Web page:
Glossy is running a series of stories on how the fashion and beauty industries are preparing for a potential recession. We’re digging into how companies plan to manufacture, fundraise and run a retail fleet when the economy suffers.
Ashley Villa counts mega-influencers like Michelle Phan, Jenn Im, Chloe Morello and Nicol Concilio as clients at Rare Global, the talent management agency where she is CEO and partner. Villa steered her clients through those early, uncertain and fear-filled months of the pandemic. Now, with a potential recession on the horizon, Villa discussed what impact the pandemic had on influencer marketing and how a recession could change the industry.
You’ve seen economic downturns impact the influencer marketing industry before. How does it happen?
“In the beginning of the pandemic, everyone was so scared. Within the first week of our lockdown, brands were pulling deals left and right. There were budget cuts — if a contract wasn’t closed, we were seeing maybe it didn’t get closed. And [brands] were trying to lean on these force majeure clauses to potentially get out [of the contract], or saying, ‘Let’s do half.’ A lot of weird, crazy stuff was happening at that time, and every brand was different.
We had phone conversations with every brand that we were dealing with to see where they were at. We needed our clients to know, ‘Is this a valid deal that we’ve closed?’ ‘Is this deal going to happen?’ After all the conversations, there was only one brand that actually completely pulled a deal that was about to close.
It was like, let’s have a conversation. Maybe we even added a deliverable, to make this really count for [the brand]. There was a lot of negotiation to make it happen. I’m a closer, so I want to close it. And if it’s closed, I want to make sure it happens, and I want to make sure our clients get paid.
The pandemic turned the entire marketing world around. Influencer marketing was kind of the last piece, like, ‘Oh we have some extra budget. Let’s do some influencer marketing.’ After about a year, the budgets started to come back, and [the smart brands] were leaning in.”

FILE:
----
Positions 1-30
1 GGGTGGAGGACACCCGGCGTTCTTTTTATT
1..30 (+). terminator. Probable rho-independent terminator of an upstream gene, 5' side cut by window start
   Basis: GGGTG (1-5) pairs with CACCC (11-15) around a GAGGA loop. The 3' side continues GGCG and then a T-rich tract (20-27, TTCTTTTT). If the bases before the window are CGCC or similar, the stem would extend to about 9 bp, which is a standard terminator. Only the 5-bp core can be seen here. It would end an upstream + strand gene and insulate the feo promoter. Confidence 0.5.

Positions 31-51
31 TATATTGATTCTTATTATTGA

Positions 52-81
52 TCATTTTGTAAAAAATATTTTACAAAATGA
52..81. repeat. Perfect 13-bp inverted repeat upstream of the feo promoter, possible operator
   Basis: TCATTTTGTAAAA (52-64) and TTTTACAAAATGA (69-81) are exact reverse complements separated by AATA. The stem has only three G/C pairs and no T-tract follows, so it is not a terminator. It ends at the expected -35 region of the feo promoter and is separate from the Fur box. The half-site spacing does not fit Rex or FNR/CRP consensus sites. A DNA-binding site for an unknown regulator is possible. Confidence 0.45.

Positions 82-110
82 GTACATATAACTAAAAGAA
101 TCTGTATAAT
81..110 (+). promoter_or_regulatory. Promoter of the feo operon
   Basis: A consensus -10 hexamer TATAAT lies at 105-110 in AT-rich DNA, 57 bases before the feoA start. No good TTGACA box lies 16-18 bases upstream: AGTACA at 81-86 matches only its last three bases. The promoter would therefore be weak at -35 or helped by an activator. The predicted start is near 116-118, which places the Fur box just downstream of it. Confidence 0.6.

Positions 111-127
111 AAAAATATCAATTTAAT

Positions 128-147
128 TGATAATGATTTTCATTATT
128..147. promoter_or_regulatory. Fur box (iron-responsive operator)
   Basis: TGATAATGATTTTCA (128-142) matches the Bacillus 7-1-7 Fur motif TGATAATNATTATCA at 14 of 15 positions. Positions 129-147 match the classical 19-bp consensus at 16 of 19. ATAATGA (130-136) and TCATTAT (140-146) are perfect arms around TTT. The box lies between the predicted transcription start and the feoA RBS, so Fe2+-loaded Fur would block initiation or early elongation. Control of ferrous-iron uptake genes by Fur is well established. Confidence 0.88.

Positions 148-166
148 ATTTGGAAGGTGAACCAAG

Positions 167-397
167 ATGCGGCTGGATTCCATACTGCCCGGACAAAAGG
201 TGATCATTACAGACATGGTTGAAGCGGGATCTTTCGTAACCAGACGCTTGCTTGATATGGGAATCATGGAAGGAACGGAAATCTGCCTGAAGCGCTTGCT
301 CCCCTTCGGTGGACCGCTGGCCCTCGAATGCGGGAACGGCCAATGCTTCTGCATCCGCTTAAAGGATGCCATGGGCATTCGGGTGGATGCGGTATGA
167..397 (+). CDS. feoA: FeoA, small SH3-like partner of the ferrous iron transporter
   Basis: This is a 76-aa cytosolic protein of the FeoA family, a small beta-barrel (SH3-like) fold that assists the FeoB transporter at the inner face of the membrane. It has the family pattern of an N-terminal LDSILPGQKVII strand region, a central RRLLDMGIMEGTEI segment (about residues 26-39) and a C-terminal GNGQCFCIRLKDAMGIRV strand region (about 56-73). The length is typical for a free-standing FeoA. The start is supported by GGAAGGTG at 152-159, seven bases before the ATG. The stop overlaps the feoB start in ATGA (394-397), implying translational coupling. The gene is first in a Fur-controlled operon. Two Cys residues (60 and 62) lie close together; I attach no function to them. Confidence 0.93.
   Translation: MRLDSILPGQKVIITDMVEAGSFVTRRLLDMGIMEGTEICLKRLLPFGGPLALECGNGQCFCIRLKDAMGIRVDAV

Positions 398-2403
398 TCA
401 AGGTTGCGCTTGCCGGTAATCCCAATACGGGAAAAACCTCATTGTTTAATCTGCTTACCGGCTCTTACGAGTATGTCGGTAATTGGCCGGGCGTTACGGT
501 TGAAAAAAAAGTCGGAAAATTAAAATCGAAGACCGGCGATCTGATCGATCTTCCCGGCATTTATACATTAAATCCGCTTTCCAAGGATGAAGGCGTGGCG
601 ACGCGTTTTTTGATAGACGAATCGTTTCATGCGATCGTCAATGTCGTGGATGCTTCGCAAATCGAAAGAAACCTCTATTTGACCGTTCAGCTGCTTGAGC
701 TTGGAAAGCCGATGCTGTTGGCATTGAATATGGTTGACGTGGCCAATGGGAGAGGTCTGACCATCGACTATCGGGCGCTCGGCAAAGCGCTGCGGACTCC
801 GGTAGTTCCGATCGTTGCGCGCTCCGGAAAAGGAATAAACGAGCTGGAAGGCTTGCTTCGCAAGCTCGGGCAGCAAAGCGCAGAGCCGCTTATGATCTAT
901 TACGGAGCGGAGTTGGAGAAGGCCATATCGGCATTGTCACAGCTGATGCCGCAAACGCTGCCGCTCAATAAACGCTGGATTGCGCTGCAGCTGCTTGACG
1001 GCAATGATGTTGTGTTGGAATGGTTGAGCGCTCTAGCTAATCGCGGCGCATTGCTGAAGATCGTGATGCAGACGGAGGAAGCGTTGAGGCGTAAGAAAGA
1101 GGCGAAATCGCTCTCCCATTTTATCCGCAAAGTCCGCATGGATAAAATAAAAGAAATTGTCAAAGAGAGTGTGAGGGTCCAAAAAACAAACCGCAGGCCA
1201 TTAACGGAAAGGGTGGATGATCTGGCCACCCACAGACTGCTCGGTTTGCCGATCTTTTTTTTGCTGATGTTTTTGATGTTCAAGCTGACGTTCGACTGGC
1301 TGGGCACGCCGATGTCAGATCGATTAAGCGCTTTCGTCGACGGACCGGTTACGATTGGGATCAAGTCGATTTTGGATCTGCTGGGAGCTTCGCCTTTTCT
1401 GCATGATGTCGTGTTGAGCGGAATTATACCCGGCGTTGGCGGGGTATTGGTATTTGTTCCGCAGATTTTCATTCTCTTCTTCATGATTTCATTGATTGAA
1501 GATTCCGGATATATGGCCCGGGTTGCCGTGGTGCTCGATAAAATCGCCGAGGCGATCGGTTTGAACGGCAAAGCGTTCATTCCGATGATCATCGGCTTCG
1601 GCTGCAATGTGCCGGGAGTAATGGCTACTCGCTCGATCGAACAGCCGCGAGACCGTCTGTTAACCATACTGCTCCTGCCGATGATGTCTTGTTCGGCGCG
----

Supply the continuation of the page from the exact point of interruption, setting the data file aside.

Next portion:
Did your clients change their day-to-day at all, as far as the work they did or the content they created?
“After three months, we really wanted to assess what our clients want and what their viewers want to see. I remember Chloe [Morello] even polled people [on what type of content they wanted to see].
For a lot of our clients who are beauty-focused, we started implementing new verticals like tech or finance. Food became a really big one, especially for Jen [Im], for example. We do push having multiple verticals, not just beauty. That was a change that Chloe [Morello] and I had strategized about before the pandemic — not just leaning into beauty, but being a lifestyle brand.”
If we go into a recession, would you expect that a similar thing will happen again, with brands getting scared and pulling back on partnerships?
“I don’t think so, because brands have lived it now. And they’re like, ‘OK, if it does happen, we’re not as shocked.’ Spending will change, but thinking about it ahead of time and planning is happening more. And the pandemic kind of proved that our industry is pandemic-proof, if you will, because brands realized that it was the only way to reach audiences.
At some points of the pandemic, it was the only way to even shoot, for example. I remember when MAC reached out to Ellen [V Lora] and they asked her to actually shoot the deliverables to relaunch Ruby Woo, because they couldn’t get a photo studio. They couldn’t get photographers. They had to ask her to not only create the assets but promote them, too.”
I would assume that also is a boon for cost-efficiency, just in general. Did you see other cost-efficient strategies for brands working with influencers?
“It was interesting because, as a management company, we actually reached out to brands during the pandemic and asked how we could support them outside of money. We wanted to let the brands that we had good relationships with know that we still wanted to work with them, even if they had pulled budget. So, for example, with Too Faced, a couple of our clients just did free [Instagram] Lives with them.”
What would a recession change influencer marketing?
“I don’t think it’s going to be [like], ‘Oh my god, we’re having a recession.’ I think it’s going to be more of a slow build. People are going to keep talking about it and being aware of it, so there’s not gonna be that slam day, like when suddenly we were all on lockdown.
But I do think that brands are going to take a close look at their budgets, and they’re going to think about the type of content creators that they want to work with. It’s not going to be, ‘We’ll see if it works.’ [Instead] it’s going to be more about leaning into the [data] platforms that help them analyze ROI and EMV. Brands can lean on [these platforms] to figure out who already likes this brand. Brands want to hit the newest TikTokers, yes, but then they see who actually has posted about the brand, and who actually has a natural affinity and love for the brand. They may lean into those [creators] and use that data to facilitate partnerships.”